[Прочитать статью на русском языке здесь.]
Two days ago, the rock group “Leningrad,” led by front-man Sergei Shnurov, released a music video on YouTube titled “Химкинский лес” (Khimki Forest). (It currently has more than 70,000 views.) The song is an obvious satire of liberal-leaning musicians prone to activist art. It is most obviously aimed at DDT lead singer Yuri Shevchuk, but also within Shnurov’s cross-hairs are controversial artists like Ivan Alexeev (Noize MC).
Much like Shevchuk’s infamous showdown with Vladimir Putin this past May at a charity luncheon, Leningrad’s “Химкинский лес” promises to be a polarizing event in Russian cultural politics. Maxim Kononenko, a longtime enemy of Yuri Shevchuk, wasted no time reposting the music video on his blog, laying into Aleksandr Gorbachev, an Afisha music critic, who called the song “мудацкая” (a colorful word for “idiotic”). Meanwhile, writing at Ezhednevnyi Zhurnal, Natella Boltianskaia — a musician herself (though a classical guitarist) — asked whether Leningrad wasn’t seeking PR for itself (along the lines of: ‘they can’t get arrested in this town anymore’), or perhaps, she wonders, Shnurov was just jealous of “a far more talented musician” (Shevchuk).
Leningrad formally broke up on Christmas Day in 2008. Since then, they have had little activity, though they did release two new songs recently on the web, “Сладкий сон” and “Горький сон.” Shnurov only sings in the latter piece, though both tunes feature Leningrad’s characteristic use of the Russian all-purpose obscenity “хуй.”
“Химкинский лес,” however, is obscenity-free. The video features a dirty, evil-looking snowman (with the Russian word for snowman, “snegovnik,” written across his chest). The video includes a panorama of current events mock-ups, along with allusions to Russian folklore. In the final moments, two armies of snowmen (one white and one dark) fight a pitched battle. They are joined by a collection of famous Soviet and American cartoon characters, who are paired in fights meant to pit American icons against Soviet equivalents. Thus, Cheburashka tussles with Mickey Mouse, Disney’s Winnie the Pooh fights Союзмультфильм’s Винни-Пух, Tom the Cat gets strangled by the Wolf from Ну погоди!, and so on. Perhaps this is meant to highlight the Western influence on Russian culture and Russian music? Maybe it’s an accusation that liberal musicians are American spies? Or it could just be that it looks funny (which it certainly does).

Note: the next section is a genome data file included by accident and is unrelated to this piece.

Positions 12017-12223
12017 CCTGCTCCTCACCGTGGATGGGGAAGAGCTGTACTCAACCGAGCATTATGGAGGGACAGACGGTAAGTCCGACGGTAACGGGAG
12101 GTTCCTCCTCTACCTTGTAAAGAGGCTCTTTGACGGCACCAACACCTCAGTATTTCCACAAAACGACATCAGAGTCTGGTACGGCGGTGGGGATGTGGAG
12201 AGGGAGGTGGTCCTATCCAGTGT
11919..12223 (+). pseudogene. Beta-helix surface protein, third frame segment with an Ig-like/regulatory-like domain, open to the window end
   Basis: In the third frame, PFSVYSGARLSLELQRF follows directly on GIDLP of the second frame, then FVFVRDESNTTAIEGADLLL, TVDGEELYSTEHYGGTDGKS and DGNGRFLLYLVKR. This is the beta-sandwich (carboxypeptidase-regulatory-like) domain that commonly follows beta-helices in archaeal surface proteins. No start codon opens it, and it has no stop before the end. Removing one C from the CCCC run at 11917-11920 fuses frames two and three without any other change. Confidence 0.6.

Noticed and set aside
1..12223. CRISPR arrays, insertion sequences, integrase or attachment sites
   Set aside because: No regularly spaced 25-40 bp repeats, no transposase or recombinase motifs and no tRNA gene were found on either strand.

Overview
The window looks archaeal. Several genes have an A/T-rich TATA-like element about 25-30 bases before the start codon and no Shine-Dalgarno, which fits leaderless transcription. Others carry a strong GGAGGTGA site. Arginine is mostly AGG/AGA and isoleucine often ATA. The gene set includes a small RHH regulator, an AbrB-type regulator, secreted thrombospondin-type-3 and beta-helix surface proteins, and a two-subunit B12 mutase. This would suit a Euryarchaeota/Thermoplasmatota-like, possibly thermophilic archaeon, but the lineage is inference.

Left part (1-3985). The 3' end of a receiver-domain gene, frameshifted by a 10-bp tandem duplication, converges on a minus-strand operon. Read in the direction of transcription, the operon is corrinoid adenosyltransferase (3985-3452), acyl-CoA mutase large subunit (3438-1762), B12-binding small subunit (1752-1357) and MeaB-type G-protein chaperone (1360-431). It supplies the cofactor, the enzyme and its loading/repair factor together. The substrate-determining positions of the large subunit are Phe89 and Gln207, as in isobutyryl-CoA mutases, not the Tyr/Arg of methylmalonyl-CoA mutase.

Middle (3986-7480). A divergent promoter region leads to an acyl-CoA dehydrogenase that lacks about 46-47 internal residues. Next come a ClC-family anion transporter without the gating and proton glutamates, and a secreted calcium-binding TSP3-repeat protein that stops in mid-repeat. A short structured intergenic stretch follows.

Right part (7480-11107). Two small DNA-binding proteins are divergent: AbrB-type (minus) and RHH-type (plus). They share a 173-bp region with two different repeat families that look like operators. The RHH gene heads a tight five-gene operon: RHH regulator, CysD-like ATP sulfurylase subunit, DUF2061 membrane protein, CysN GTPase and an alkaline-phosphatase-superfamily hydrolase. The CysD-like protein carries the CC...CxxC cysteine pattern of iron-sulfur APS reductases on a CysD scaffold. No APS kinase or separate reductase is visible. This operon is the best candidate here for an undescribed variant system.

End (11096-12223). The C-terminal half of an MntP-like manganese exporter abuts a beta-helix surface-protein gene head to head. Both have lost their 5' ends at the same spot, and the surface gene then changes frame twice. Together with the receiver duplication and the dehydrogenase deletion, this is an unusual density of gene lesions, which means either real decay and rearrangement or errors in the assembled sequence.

Leningrad’s main criticism of liberal activist-musicians like Shevchuk appears to be the idea that they only pursue their campaigns in order to self-promote and make money. As L!FENEWS points out in a wrap-up about the Leningrad song, many of Shevchuk’s critics remember his May encounter with Putin as an awkward and preachy outburst. “He got so wound up about harping over democracy and freedom,” the paper reports, “that he forgot to even first introduce himself.” Shevchuk’s supporters, however, recall that exchange as a heroic ‘speaking truth to power’ moment.
Below, you’ll find the full music video for “Химкинский лес,” along with my translation of the lyrics. I’ve tried to find a good middle-ground between literal translation and full-on rewording. The original Russian rhymes (see here for the original lyrics). My translation doesn’t. (If anyone would like to offer improvements or corrections, I’m all ears.*)
“Химкинский лес” (Khimki Forest)
Shall I sing you a song about the Khimki forest?
From current events, I’ll mix up a batch,
About cop-parasites and devilish Mercedes,
And other top-secret themes,
Well, here I go about the Khimki forest…
Buy some tickets, brothers,
I’m democracy’s last rock-star!
I’ll spread it over the Internet,
Let the people hear it,
All this violence won’t shut me up,
And I’ll go on tour, giving concerts
I’ll sing about how “them selling off the country has gone on long enough.”
Once all the people know
About our Khimki forest,
Then happiness will come to all
And it will be heaven on Earth,
Now, sure, I’ve not lost anything,
I get my percent,
And live easy,
Hear the ring of the falling cents …. drip, drip, drip
* Note: the YouTube video now features subtitled English lyrics. The band appears to have used my translation, with two revisions, which I’ve since incorporated into the text here. I will hereafter refer to myself as an honorary member of Leningrad, forever.